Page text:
Measuring Happiness At Gojek Design

The story of how we build and measure happiness of our designers.

Measuring Happiness At Gojek Design

By Anita Aminuddin

When you hear about “happiness in the workplace”, what’s the first thing that comes to mind? The answer to this is very subjective, and could range from having a spectacular team to work with, to gym facilities at the office, or a fun team activity on a beach. Although, it could be much more than that.

Happiness in the workplace is the foundation of everything, from productivity to engagement, and eventually impacts organization’s performance and growth. According to Gallup survey, organizations that maintain a high employee morale record a 17% increase in productivity. What’s even more interesting is that this is something we can measure.

It all started with problems, people problems

The pandemic has clearly changed our lives. Working from home and having virtual conversations has become the new normal. While some people enjoy their time at home with their families, others are struggling with loneliness, anxiety, and boredom. A sudden change in how things work, like it happens with most teams, affects our designer team’s morale and well-being at work, which could potentially lead to burnout.

So, we took this as an opportunity to see how we could help our designers be happier at work. It is aligned with DesignOps’ mission to optimize the effectiveness and quality of the design which can be achieved by having a happier team.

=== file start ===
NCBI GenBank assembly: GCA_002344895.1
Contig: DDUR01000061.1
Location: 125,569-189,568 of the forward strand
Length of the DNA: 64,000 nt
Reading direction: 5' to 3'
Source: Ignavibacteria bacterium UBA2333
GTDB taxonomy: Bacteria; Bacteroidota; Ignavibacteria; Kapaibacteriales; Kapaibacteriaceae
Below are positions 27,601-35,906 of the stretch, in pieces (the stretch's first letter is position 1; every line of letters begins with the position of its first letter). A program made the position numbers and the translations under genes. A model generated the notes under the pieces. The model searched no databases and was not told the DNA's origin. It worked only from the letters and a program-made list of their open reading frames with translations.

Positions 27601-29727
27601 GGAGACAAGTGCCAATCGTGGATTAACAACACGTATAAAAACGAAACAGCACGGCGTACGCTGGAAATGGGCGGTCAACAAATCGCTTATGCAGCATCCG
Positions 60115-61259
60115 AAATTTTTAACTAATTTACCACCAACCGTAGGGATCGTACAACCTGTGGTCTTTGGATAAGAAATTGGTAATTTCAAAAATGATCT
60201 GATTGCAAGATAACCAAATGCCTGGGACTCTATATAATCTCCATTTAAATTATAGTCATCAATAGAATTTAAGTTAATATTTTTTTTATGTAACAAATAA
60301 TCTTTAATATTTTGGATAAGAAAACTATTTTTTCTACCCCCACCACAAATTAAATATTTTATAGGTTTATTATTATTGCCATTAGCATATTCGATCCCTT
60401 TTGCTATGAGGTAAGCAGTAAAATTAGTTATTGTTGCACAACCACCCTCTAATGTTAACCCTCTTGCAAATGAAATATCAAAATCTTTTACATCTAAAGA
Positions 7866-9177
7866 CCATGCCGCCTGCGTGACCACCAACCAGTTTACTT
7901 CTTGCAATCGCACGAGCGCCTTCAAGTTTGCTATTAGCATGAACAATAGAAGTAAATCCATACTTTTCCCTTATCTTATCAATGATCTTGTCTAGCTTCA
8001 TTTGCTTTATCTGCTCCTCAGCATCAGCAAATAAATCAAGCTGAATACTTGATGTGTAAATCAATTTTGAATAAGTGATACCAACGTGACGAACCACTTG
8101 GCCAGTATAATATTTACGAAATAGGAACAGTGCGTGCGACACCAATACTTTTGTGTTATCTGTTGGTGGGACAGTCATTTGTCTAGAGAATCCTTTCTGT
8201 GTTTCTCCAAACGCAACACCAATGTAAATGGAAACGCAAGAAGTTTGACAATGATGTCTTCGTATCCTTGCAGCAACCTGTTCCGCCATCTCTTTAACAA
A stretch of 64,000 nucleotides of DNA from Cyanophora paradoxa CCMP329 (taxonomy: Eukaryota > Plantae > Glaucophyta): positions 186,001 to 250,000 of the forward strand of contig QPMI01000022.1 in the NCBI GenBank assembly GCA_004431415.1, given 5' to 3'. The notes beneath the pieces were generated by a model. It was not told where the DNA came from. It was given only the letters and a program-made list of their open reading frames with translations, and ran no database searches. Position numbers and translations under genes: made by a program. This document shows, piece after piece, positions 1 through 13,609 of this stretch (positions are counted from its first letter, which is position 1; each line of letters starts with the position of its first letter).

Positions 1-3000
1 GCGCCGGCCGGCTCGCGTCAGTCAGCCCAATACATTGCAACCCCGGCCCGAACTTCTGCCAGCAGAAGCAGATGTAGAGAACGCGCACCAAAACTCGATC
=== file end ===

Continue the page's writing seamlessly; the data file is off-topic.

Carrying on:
Discovering with data

Gojek has always been a data-driven company. We use facts, metrics, and data to guide our decisions and initiatives. We want a nuanced and data-driven understanding of what’s going on in the team to address and solve specific issues.

To have a better understanding of our team’s situation, we explored a variety of data sources:

  1. Annual survey
    An annual survey that was held by our People Science team. The insights of this survey helped us get a high-level overview of the team’s situation.
  2. Focus group discussions (FGD)
    The simple thing we do to understand someone’s feelings is by talking to them. We held multiple FGDs with some of our designers to talk about their feelings, frustrations, and expectations of working as designers at Gojek. Because these conversations can be very personal, it’s important to keep the group small with only 2–3 people who are all on the same level.
  3. Collect anecdotal informations
    Being a DesignOps, people often come to us with problems. This may appear to be off-topic, yet it turned out to be valuable information that we can use.

The happiness factors

Based on the insights we collected, we use the affinity mapping method to organize those large amounts of data. We identified that there are seven key aspects that drive happiness feelings at work:

  1. Psychological safety
    Designers feel safe to take risks and be vulnerable in front of their team
  2. Relationship and interaction
    Designers have a positive relationship and interaction with each other in their team
  3. Resilience and stress management
    Designers are able to manage their workload and cope with stress
  4. Recognition, appreciation, and kindness
    Designers feel recognized and appreciated for the work they do
  5. Meaningful and purposeful work
    Designers find their work is meaningful and they can create impact
  6. Engagement
    Designers enjoy doing their work
  7. Work-life balance
    Designers have a healthy work-life balance

Measuring happiness

With the seven key drivers in mind, we framed a set of statements in a survey that we use as a parameter to be measured. Having our own survey helps us to have more control over relevant aspects and be able to measure the impact of our initiatives on an individual level.